# Contents of /trunk/doc/user/linearPDE.tex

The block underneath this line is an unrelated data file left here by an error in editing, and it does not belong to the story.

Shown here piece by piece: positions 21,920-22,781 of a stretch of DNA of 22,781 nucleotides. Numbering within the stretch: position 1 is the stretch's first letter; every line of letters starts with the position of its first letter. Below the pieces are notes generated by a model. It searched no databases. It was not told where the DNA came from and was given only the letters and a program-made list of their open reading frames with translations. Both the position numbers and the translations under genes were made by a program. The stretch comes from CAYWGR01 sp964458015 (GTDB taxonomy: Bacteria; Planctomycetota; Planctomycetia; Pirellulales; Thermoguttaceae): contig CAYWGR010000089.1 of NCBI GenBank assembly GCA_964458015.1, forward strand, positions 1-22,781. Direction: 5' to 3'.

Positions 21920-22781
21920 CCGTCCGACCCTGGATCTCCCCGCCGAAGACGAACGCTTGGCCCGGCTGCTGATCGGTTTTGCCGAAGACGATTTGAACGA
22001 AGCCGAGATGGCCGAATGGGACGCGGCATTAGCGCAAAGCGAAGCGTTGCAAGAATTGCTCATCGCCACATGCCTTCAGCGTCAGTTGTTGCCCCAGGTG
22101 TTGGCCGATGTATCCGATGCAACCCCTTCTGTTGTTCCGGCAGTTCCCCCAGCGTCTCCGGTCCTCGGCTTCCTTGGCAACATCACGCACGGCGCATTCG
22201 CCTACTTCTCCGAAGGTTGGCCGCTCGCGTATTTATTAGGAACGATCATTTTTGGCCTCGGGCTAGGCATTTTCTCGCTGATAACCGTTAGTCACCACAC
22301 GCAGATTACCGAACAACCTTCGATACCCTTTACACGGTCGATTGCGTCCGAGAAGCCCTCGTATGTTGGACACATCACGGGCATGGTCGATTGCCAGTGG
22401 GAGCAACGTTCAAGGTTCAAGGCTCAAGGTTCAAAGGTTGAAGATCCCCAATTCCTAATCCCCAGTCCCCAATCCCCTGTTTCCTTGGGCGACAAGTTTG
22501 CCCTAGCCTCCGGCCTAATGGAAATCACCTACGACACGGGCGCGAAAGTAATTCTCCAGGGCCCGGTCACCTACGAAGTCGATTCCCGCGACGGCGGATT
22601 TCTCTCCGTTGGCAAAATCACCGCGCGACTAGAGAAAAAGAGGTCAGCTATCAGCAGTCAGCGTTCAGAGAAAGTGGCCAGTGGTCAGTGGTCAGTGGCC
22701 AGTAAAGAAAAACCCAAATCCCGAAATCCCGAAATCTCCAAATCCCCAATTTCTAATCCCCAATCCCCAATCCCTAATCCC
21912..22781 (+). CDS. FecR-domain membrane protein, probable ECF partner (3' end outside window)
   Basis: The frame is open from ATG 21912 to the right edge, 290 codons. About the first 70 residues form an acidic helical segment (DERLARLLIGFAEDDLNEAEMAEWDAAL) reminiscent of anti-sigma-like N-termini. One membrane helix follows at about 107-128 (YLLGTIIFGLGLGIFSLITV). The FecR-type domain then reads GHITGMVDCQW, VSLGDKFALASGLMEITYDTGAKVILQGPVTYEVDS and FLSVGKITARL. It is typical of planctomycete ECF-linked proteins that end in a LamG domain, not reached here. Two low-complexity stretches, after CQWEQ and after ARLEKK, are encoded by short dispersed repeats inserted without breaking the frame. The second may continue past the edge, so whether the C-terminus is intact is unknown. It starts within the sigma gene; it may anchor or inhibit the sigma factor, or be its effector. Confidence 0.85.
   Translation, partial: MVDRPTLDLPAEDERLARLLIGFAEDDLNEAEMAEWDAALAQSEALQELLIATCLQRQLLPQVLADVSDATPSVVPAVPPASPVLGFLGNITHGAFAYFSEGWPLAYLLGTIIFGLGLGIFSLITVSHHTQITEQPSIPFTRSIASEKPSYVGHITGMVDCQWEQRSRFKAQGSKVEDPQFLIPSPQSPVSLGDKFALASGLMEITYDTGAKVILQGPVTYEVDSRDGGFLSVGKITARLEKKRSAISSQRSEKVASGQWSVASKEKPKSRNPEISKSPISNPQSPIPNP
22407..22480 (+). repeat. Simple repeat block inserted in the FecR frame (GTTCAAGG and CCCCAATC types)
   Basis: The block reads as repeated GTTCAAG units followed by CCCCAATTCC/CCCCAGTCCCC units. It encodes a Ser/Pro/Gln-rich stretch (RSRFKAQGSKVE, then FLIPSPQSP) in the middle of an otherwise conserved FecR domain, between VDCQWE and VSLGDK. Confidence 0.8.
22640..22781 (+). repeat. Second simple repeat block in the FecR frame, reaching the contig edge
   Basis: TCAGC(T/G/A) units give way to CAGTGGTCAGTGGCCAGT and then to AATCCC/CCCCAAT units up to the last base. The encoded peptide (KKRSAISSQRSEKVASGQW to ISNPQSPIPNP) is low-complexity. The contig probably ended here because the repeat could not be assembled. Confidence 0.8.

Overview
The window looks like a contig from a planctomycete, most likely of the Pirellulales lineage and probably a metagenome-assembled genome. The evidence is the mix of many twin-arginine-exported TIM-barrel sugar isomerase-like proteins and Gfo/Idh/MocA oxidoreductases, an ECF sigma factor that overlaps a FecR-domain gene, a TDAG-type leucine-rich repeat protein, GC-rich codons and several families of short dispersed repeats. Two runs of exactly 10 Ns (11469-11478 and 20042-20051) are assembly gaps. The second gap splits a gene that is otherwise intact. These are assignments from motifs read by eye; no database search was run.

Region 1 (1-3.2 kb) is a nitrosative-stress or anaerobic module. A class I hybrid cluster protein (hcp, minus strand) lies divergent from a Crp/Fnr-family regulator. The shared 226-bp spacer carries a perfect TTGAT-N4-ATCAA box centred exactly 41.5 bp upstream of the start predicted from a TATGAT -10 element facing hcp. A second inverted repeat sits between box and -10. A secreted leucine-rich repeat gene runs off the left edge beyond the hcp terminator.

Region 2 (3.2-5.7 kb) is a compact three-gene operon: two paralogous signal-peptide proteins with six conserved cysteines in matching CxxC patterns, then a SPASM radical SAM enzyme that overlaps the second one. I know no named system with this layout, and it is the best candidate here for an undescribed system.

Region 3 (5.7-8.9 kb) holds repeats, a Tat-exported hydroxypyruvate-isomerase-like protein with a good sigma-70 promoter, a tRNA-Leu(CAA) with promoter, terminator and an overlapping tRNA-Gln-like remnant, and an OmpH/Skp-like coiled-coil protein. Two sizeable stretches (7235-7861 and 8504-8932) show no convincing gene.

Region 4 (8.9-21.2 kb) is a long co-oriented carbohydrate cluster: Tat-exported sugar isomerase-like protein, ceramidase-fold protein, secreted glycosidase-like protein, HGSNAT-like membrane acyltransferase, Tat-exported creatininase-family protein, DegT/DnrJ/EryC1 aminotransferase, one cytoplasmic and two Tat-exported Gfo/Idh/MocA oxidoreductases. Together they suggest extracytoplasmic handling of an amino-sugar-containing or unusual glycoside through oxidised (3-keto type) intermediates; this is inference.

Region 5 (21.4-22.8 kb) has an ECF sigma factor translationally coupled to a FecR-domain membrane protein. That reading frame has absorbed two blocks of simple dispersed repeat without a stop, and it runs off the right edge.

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 1 % $Id$ 2 % 3 % Copyright © 2006 by ACcESS MNRF 4 % \url{http://www.access.edu.au 5 % Primary Business: Queensland, Australia. 6 % Licensed under the Open Software License version 3.0 7 8 % 9 10 11 \chapter{The module \linearPDEs} 12 13 \declaremodule{extension}{linearPDEs} \modulesynopsis{Linear partial pifferential equation handler} 14 The module \linearPDEs provides an interface to define and solve linear partial 15 differential equations within \escript. \linearPDEs does not provide any 16 solver capabilities in itself but hands the PDE over to 17 the PDE solver library defined through the \Domain of the PDE. 18 The general interface is provided through the \LinearPDE class. The 19 \AdvectivePDE which is derived from the \LinearPDE class 20 provides an interface to PDE dominated by its advective terms. The \Poisson 21 class which is also derived form the \LinearPDE class should be used 22 to define the Poisson equation \index{Poisson}. 23 24 \section{\LinearPDE Class} 25 \label{SEC LinearPDE} 26 27 The \LinearPDE class is used to define a general linear, steady, second order PDE 28 for an unknown function $u$ on a given $\Omega$ defined through a \Domain object. 29 In the following $\Gamma$ denotes the boundary of the domain $\Omega$. $n$ denotes 30 the outer normal field on $\Gamma$. 31 32 For a single PDE with a solution with a single component the linear PDE is defined in the 33 following form: 34 \begin{equation}\label{LINEARPDE.SINGLE.1} 35 -(A\hackscore{jl} u\hackscore{,l})\hackscore{,j}+(B\hackscore{j} u)\hackscore{,j}+C\hackscore{l} u\hackscore{,l}+D u =-X\hackscore{j,j}+Y \; . 36 \end{equation} 37 $u_{,j}$ denotes the derivative of $u$ with respect to the $j$-th spatial direction. Einstein's summation convention, ie. summation over indexes appearing twice in a term of a sum is performed, is used. 38 The coefficients $A$, $B$, $C$, $D$, $X$ and $Y$ have to be specified through \Data objects in the 39 \Function on the PDE or objects that can be converted into such \Data objects. 40 $A$ is a \RankTwo, $B$, $C$ and $X$ are \RankOne and $D$ and $Y$ are scalar. 41 The following natural 42 boundary conditions are considered \index{boundary condition!natural} on $\Gamma$: 43 \begin{equation}\label{LINEARPDE.SINGLE.2} 44 n\hackscore{j}(A\hackscore{jl} u\hackscore{,l}+B\hackscore{j} u)+d u=n\hackscore{j}X\hackscore{j} + y \;. 45 \end{equation} 46 Notice that the coefficients $A$, $B$ and $X$ are defined in the PDE. The coefficients $d$ and $y$ are 47 each a \Scalar in the \FunctionOnBoundary. Constraints \index{constraint} for the solution prescribing the value of the 48 solution at certain locations in the domain. They have the form 49 \begin{equation}\label{LINEARPDE.SINGLE.3} 50 u=r \mbox{ where } q>0 51 \end{equation} 52 $r$ and $q$ are each \Scalar where $q$ is the characteristic function 53 \index{characteristic function} defining where the constraint is applied. 54 The constraints defined by \eqn{LINEARPDE.SINGLE.3} override any other condition set by \eqn{LINEARPDE.SINGLE.1} 55 or \eqn{LINEARPDE.SINGLE.2}. 56 57 For a system of PDEs and a solution with several components the PDE has the form 58 \begin{equation}\label{LINEARPDE.SYSTEM.1} 59 -(A\hackscore{ijkl} u\hackscore{k,l}){,j}+(B\hackscore{ijk} u\hackscore{k})\hackscore{,j}+C\hackscore{ikl} u\hackscore{k,l}+D\hackscore{ik} u\hackscore{k} =-X\hackscore{ij,j}+Y\hackscore{i} \; . 60 \end{equation} 61 $A$ is a \RankFour, $B$ and $C$ are each a \RankThree, $D$ and $X$ are each a \RankTwo and $Y$ is a \RankOne. 62 The natural boundary conditions \index{boundary condition!natural} take the form: 63 \begin{equation}\label{LINEARPDE.SYSTEM.2} 64 n\hackscore{j}(A\hackscore{ijkl} u\hackscore{k,l}+B\hackscore{ijk} u\hackscore{k})+d\hackscore{ik} u\hackscore{k}=n\hackscore{j}X\hackscore{ij}+y\hackscore{i} \;. 65 \end{equation} 66 The coefficient $d$ is a \RankTwo and $y$ is a 67 \RankOne both in the \FunctionOnBoundary. Constraints \index{constraint} take the form 68 \begin{equation}\label{LINEARPDE.SYSTEM.3} 69 u\hackscore{i}=r\hackscore{i} \mbox{ where } q\hackscore{i}>0 70 \end{equation} 71 $r$ and $q$ are each \RankOne. Notice that not necessarily all components must 72 have a constraint at all locations. 73 74 \LinearPDE also supports solution discontinuities \index{discontinuity} over contact region $\Gamma^{contact}$ 75 in the domain $\Omega$. To specify the conditions across the discontinuity we are using the 76 generalised flux $J$ which is in the case of a systems of PDEs and several components of the solution 77 defined as 78 \begin{equation}\label{LINEARPDE.SYSTEM.5} 79 J\hackscore{ij}=A\hackscore{ijkl}u\hackscore{k,l}+B\hackscore{ijk}u\hackscore{k}-X\hackscore{ij} 80 \end{equation} 81 For the case of single solution component and single PDE $J$ is defined 82 \begin{equation}\label{LINEARPDE.SINGLE.5} 83 J\hackscore{j}=A\hackscore{jl}u\hackscore{,l}+B\hackscore{j}u\hackscore{k}-X\hackscore{j} 84 \end{equation} 85 In the context of discontinuities \index{discontinuity} $n$ denotes the normal on the 86 discontinuity pointing from side 0 towards side 1. For a system of PDEs 87 the contact condition takes the form 88 \begin{equation}\label{LINEARPDE.SYSTEM.6} 89 n\hackscore{j} J^{0}\hackscore{ij}=n\hackscore{j} J^{1}\hackscore{ij}=y^{contact}\hackscore{i} - d^{contact}\hackscore{ik} [u]\hackscore{k} \; . 90 \end{equation} 91 where $J^{0}$ and $J^{1}$ are the fluxes on side $0$ and side $1$ of the 92 discontinuity $\Gamma^{contact}$, respectively. $[u]$, which is the difference 93 of the solution at side 1 and at side 0, denotes the jump of $u$ across $\Gamma^{contact}$. 94 The coefficient $d^{contact}$ is a \RankTwo and $y^{contact}$ is a 95 \RankOne both in the \FunctionOnContactZero or \FunctionOnContactOne. 96 In case of a single PDE and a single component solution the contact condition takes the form 97 \begin{equation}\label{LINEARPDE.SINGLE.6} 98 n\hackscore{j} J^{0}\hackscore{j}=n\hackscore{j} J^{1}\hackscore{j}=y^{contact} - d^{contact}[u] 99 \end{equation} 100 In this case the the coefficient $d^{contact}$ and $y^{contact}$ are eaach \Scalar 101 both in the \FunctionOnContactZero or \FunctionOnContactOne. 102 103 The PDE is symmetrical \index{symmetrical} if 104 \begin{equation}\label{LINEARPDE.SINGLE.4} 105 A\hackscore{jl}=A\hackscore{lj} \mbox{ and } B\hackscore{j}=C\hackscore{j} 106 \end{equation} 107 The system of PDEs is symmetrical \index{symmetrical} if 108 \begin{eqnarray} 109 \label{LINEARPDE.SYSTEM.4} 110 A\hackscore{ijkl}=A\hackscore{klij} \\ 111 B\hackscore{ijk}=C\hackscore{kij} \\ 112 D\hackscore{ik}=D\hackscore{ki} \\ 113 d\hackscore{ik}=d\hackscore{ki} \\ 114 d^{contact}\hackscore{ik}=d^{contact}\hackscore{ki} 115 \end{eqnarray} 116 Note that different from the scalar case~\eqn{LINEARPDE.SINGLE.4} now the coefficients $D$, $d$ abd $d^{contact}$ 117 have to be inspected. 118 119 \section{\LinearPDE class} 120 This is the general class to define a linear PDE in \escript. We list a selction of the most 121 important methods of the class only and refer to reference guide \ReferenceGuide for a complete list. 122 123 \begin{classdesc}{LinearPDE}{domain,numEquations=0,numSolutions=0} 124 opens a linear, steady, second order PDE on the \Domain \var{domain}. \var{numEquations} 125 and \var{numSolutions} gives the number of equations and the number of solutiopn components. 126 If \var{numEquations} and \var{numSolutions} is non-positive, the number of equations 127 and the number solutions, respctively, stay undefined until a coefficient is 128 defined. 129 \end{classdesc} 130 131 \begin{methoddesc}[LinearPDE]{setValue}{ 132 \optional{A=Data()}\optional{, B=Data()}, 133 \optional{, C=Data()}\optional{, D=Data()} 134 \optional{, X=Data()}\optional{, Y=Data()} 135 \optional{, d=Data()}\optional{, y=Data()} 136 \optional{, d_contact=Data()}\optional{, y_contact=Data()} 137 \optional{, q=Data()}\optional{, r=Data()}} 138 assigns new values to coefficients. 139 If the new coefficient value is not a \Data object, it is converted into a \Data object in the 140 appropriate \FunctionSpace. 141 \end{methoddesc} 142 143 \begin{methoddesc}[LinearPDE]{getCoefficient}{name} 144 return the value assigned to coefficient \var{name}. If \var{name} is not a valid name 145 an exception is raised. 146 \end{methoddesc} 147 148 \begin{methoddesc}[LinearPDE]{getShapeOfCoefficient}{name} 149 returns the shape of coefficient \var{name} even if no value has been assigned to it. 150 \end{methoddesc} 151 152 \begin{methoddesc}[LinearPDE]{getFunctionSpaceForCoefficient}{name} 153 returns the \FunctionSpace of coefficient \var{name} even if no value has been assigned to it. 154 \end{methoddesc} 155 156 \begin{methoddesc}[LinearPDE]{setDebugOn}{} 157 switches the debug mode to on. 158 \end{methoddesc} 159 160 \begin{methoddesc}[LinearPDE]{setDebugOff}{} 161 switches the debug mode to on. 162 \end{methoddesc} 163 164 \begin{methoddesc}[LinearPDE]{isUsingLumping}{} 165 returns \True if \LUMPING is set as the solver for the system of lienar equations. 166 Otherwise \False is returned. 167 \end{methoddesc} 168 169 \begin{methoddesc}[LinearPDE]{setSolverMethod}{\optional{solver=LinearPDE.DEFAULT}\optional{, preconditioner=LinearPDE.DEFAULT}} 170 sets the solver method and preconditioner to be used. It is pointed out that a PDE solver library 171 may not know the specified solver method but may choose a similar method and preconditioner. 172 \end{methoddesc} 173 174 \begin{methoddesc}[LinearPDE]{getSolverMethodName}{} 175 returns the name of the solver method and preconditioner which is currently been used. 176 \end{methoddesc} 177 178 \begin{methoddesc}[LinearPDE]{getSolverMethod}{} 179 returns the solver method and preconditioner which is currently been used. 180 \end{methoddesc} 181 182 \begin{methoddesc}[LinearPDE]{setSolverPackage}{\optional{package=LinearPDE.DEFAULT}} 183 Set the solver package to be used by PDE library to solve the linear systems of equations. The 184 specified package may not be supported by the PDE solver library. In this case, dependng on 185 the PDE solver, the default solver is used or an exeption is thrown. 186 If \var{package} is not specified, the default package of the PDE solver library is used. 187 \end{methoddesc} 188 189 \begin{methoddesc}[LinearPDE]{getSolverPackage}{} 190 returns the linear solver package currently by the PDE solver library 191 \end{methoddesc} 192 193 194 \begin{methoddesc}[LinearPDE]{setTolerance}{\optional{tol=1.e-8}}: 195 resets the tolerance for solution. The actually meaning of tolerance is 196 depending on the underlying PDE library. In most cases, the tolerance 197 will only consider the error from solving the discerete problem but will 198 not consider any discretization error. 199 \end{methoddesc} 200 201 \begin{methoddesc}[LinearPDE]{getTolerance}{} 202 returns the current tolerance of the solution 203 \end{methoddesc} 204 205 \begin{methoddesc}[LinearPDE]{getDomain}{} 206 returns the \Domain of the PDE. 207 \end{methoddesc} 208 209 \begin{methoddesc}[LinearPDE]{getDim}{} 210 returns the spatial dimension of the PDE. 211 \end{methoddesc} 212 213 \begin{methoddesc}[LinearPDE]{getNumEquations}{} 214 returns the number of equations. 215 \end{methoddesc} 216 217 \begin{methoddesc}[LinearPDE]{getNumSolutions}{} 218 returns the number of components of the solution. 219 \end{methoddesc} 220 221 \begin{methoddesc}[LinearPDE]{checkSymmetry}{verbose=\False} 222 returns \True if the PDE is symmetric and \False otherwise. 223 The method is very computational expensive and should only be 224 called for testing purposes. The symmetry flag is not altered. 225 If \var{verbose}=\True information about where symmetry is violated 226 are printed. 227 \end{methoddesc} 228 229 \begin{methoddesc}[LinearPDE]{getFlux}{u} 230 returns the flux $J\hackscore{ij}$ \index{flux} for given solution \var{u} 231 defined by \eqn{LINEARPDE.SYSTEM.5} and \eqn{LINEARPDE.SINGLE.5}, respectively. 232 \end{methoddesc} 233 234 235 \begin{methoddesc}[LinearPDE]{isSymmetric}{} 236 returns \True if the PDE has been indicated to be symmetric. 237 Otherwise \False is returned. 238 \end{methoddesc} 239 240 \begin{methoddesc}[LinearPDE]{setSymmetryOn}{} 241 indicates that the PDE is symmetric. 242 \end{methoddesc} 243 244 \begin{methoddesc}[LinearPDE]{setSymmetryOff}{} 245 indicates that the PDE is not symmetric. 246 \end{methoddesc} 247 248 \begin{methoddesc}[LinearPDE]{setReducedOrderOn}{} 249 switches on the reduction of polynomial order for the solution and equation evaluation even if 250 a quadratic or higher interpolation order is defined in the \Domain. This feature may not 251 be supported by all PDE libraries. 252 \end{methoddesc} 253 254 \begin{methoddesc}[LinearPDE]{setReducedOrderOff}{} 255 switches off the reduction of polynomial order for the solution and 256 equation evaluation. 257 \end{methoddesc} 258 259 \begin{methoddesc}[LinearPDE]{getOperator}{} 260 returns the \Operator of the PDE. 261 \end{methoddesc} 262 263 \begin{methoddesc}[LinearPDE]{getRightHandSide}{} 264 returns the right hand side of the PDE as a \Data object. If 265 \var{ignoreConstraint}=\True the constraints are not considered 266 when building up the right hand side. 267 \end{methoddesc} 268 269 \begin{methoddesc}[LinearPDE]{getSystem}{} 270 returns the \Operator and right hand side of the PDE. 271 \end{methoddesc} 272 273 \begin{methoddesc}[LinearPDE]{getSolution}{ 274 \optional{verbose=False} 275 \optional{, reordering=LinearPDE.NO_REORDERING} 276 \optional{, iter_max=1000} 277 \optional{, drop_tolerance=0.01} 278 \optional{, drop_storage=1.20} 279 \optional{, truncation=-1} 280 \optional{, restart=-1} 281 } 282 returns (an approximation of) the solution of the PDE. If \code{verbose=\True} some information during the solution process printed. 283 \var{reordering} selects a reordering methods that is applied before or during the solution process 284 (=\NOREORDERING ,\MINIMUMFILLIN ,\NESTEDDESCTION). 285 \var{iter_max} specifies the maximum number of iteration steps that are allowed to reach the specified tolerance. 286 \var{drop_tolerance} specifies a relative tolerance for small elements to be dropped when building a preconditioner 287 (eg. in \ILUT). \var{drop_storage} limits the extra storage allowed when building a preconditioner 288 (eg. in \ILUT). The extra storage is given relative to the size of the stiffness matrix, eg. 289 \var{drop_storage=1.2} will allow the preconditioner to use the $1.2$ fold storage space than used 290 for the stiffness matrix. \var{truncation} defines the truncation. 291 \end{methoddesc} 292 293 \begin{memberdesc}[LinearPDE]{DEFAULT} 294 default method, preconditioner or package to be used to solve the PDE. An appropriate method should be 295 chosen by the used PDE solver library. 296 \end{memberdesc} 297 298 \begin{memberdesc}[LinearPDE]{SCSL} 299 the SCSL library by SGI,~\Ref{SCSL}\footnote{The SCSL library will only be available on SGI systems} 300 \end{memberdesc} 301 302 \begin{memberdesc}[LinearPDE]{MKL} 303 the MKL library by Intel,~\Ref{MKL}\footnote{The MKL library will only be available when the intel compilation environment is used.}. 304 \end{memberdesc} 305 306 \begin{memberdesc}[LinearPDE]{UMFPACK} 307 the UMFPACK,~\Ref{UMFPACK}. Remark: UMFPACK is not parallelized. 308 \end{memberdesc} 309 310 \begin{memberdesc}[LinearPDE]{PASO} 311 the solver library of \finley, see \Sec{CHAPTER ON FINLEY}. 312 \end{memberdesc} 313 314 \begin{memberdesc}[LinearPDE]{ITERATIVE} 315 the default iterative method and preconditioner. The actually used method depends on the 316 PDE solver library and the solver package been choosen. Typically, \PCG is used for symmetric PDEs 317 and \BiCGStab otherwise, both with \JACOBI preconditioner. 318 \end{memberdesc} 319 320 \begin{memberdesc}[LinearPDE]{DIRECT} 321 the default direct linear solver. 322 \end{memberdesc} 323 324 \begin{memberdesc}[LinearPDE]{CHOLEVSKY} 325 direct solver based on Cholevsky factorization (or similar), see~\Ref{Saad}. The solver will require a symmetric PDE. 326 \end{memberdesc} 327 328 \begin{memberdesc}[LinearPDE]{PCG} 329 preconditioned conjugate gradient method, see~\Ref{WEISS}\index{linear solver!PCG}\index{PCG}. The solver will require a symmetric PDE. 330 \end{memberdesc} 331 332 \begin{memberdesc}[LinearPDE]{GMRES} 333 the GMRES method, see~\Ref{WEISS}\index{linear solver!GMRES}\index{GMRES}. Truncation and restart are controlled by the parameters 334 \var{truncation} and \var{restart} of \method{getSolution}. 335 \end{memberdesc} 336 337 \begin{memberdesc}[LinearPDE]{LUMPING} 338 uses lumping to solve the system of linear equations~\index{linear solver!lumping}\index{lumping}. This solver technique 339 condenses the stiffness matrix to a diagonal matrix so the solution of the linear systems becomes very cheap. It can be used when 340 only \var{D} is present but in any case has to applied with care. The difference in the solutions with and without lumping can be significant 341 but is expect to converge to zero when the mesh gets finer. 342 Lumping does not use the linear system solver library. 343 \end{memberdesc} 344 345 \begin{memberdesc}[LinearPDE]{PRES20} 346 the GMRES method with truncation after five residuals and 347 restart after 20 steps, see~\Ref{WEISS}. 348 \end{memberdesc}[LinearPDE]{CR} 349 350 \begin{memberdesc}[LinearPDE]{CGS} 351 conjugate gradient squared method, see~\Ref{WEISS}. 352 \end{memberdesc} 353 354 \begin{memberdesc}[LinearPDE]{BICGSTAB} 355 stabilized bi-conjugate gradients methods, see~\Ref{WEISS}. 356 \end{memberdesc} 357 358 \begin{memberdesc}[LinearPDE]{SSOR} 359 symmetric successive over-relaxation method, see~\Ref{WEISS}. Typically used as preconditioner but some linear solver libraries support 360 this as a solver. 361 \end{memberdesc} 362 \begin{memberdesc}[LinearPDE]{ILU0} 363 the incomplete LU factorization preconditioner with no fill-in, see~\Ref{Saad}. 364 \end{memberdesc} 365 366 \begin{memberdesc}[LinearPDE]{ILUT} 367 the incomplete LU factorization preconditioner with fill-in, see~\Ref{Saad}. During the LU-factorization element with 368 relative size less then \var{drop_tolerance} are dropped. Moreover, the size of the LU-factorization is restricted to the 369 \var{drop_storage}-fold of the stiffness matrix. \var{drop_tolerance} and \var{drop_storage} are both set in the 370 \method{getSolution} call. 371 \end{memberdesc} 372 373 \begin{memberdesc}[LinearPDE]{JACOBI} 374 the Jacobi preconditioner, see~\Ref{Saad}. 375 \end{memberdesc} 376 377 \begin{memberdesc}[LinearPDE]{AMG} 378 the algebraic--multi grid method, see~\Ref{AMG}. This method can be used as linear solver method but is more robust when used 379 in a preconditioner. 380 \end{memberdesc} 381 382 \begin{memberdesc}[LinearPDE]{RILU} 383 recursive incomplete LU factorization preconditioner, see~\Ref{RILU}. This method is similar to \ILUT but uses smoothing 384 between levels. During the LU-factorization element with 385 relative size less then \var{drop_tolerance} are dropped. Moreover, the size of the LU-factorization is restricted to the 386 \var{drop_storage}-fold of the stiffness matrix. \var{drop_tolerance} and \var{drop_storage} are both set in the 387 \method{getSolution} call. 388 \end{memberdesc} 389 390 \begin{memberdesc}[LinearPDE]{NO_REORDERING} 391 no ordering is used during factorization. 392 \end{memberdesc} 393 394 \begin{memberdesc}[LinearPDE]{MINIMUM_FILL_IN} 395 applies reordering before factorization using a fill-in minimization strategy. You have to check with the particular solver library or 396 linear solver package if this is supported. In any case, it is advisable to apply reordering on the mesh to minimize fill-in. 397 \end{memberdesc} 398 399 \begin{memberdesc}[LinearPDE]{NESTED_DISSECTION} 400 applies reordering before factorization using a nested dissection strategy. You have to check with the particular solver library or 401 linear solver package if this is supported. In any case, it is advisable to apply reordering on the mesh to minimize fill-in. 402 \end{memberdesc} 403 404 \section{The \Poisson Class} 405 The \Poisson class provides an easy way to define and solve the Poisson 406 equation 407 \begin{equation}\label{POISSON.1} 408 -u\hackscore{,ii}=f\; . 409 \end{equation} 410 with homogeneous boundary conditions 411 \begin{equation}\label{POISSON.2} 412 n\hackscore{i}u\hackscore{,i}=0 413 \end{equation} 414 and homogeneous constraints 415 \begin{equation}\label{POISSON.3} 416 u=0 \mbox{ where } q>0 417 \end{equation} 418 $f$ has to be a \Scalar in the \Function and $q$ must be 419 a \Scalar in the \SolutionFS. 420 421 \begin{classdesc}{Poisson}{domain} 422 opens a Poisson equation on the \Domain domain. \Poisson is derived from \LinearPDE. 423 \end{classdesc} 424 \begin{methoddesc}[Poisson]{setValue}{f=escript.Data(),q=escript.Data()} 425 assigns new values to \var{f} and \var{q}. 426 \end{methoddesc} 427 428 \section{The \Helmholtz Class} 429 430 \section{The \Lame Class} 431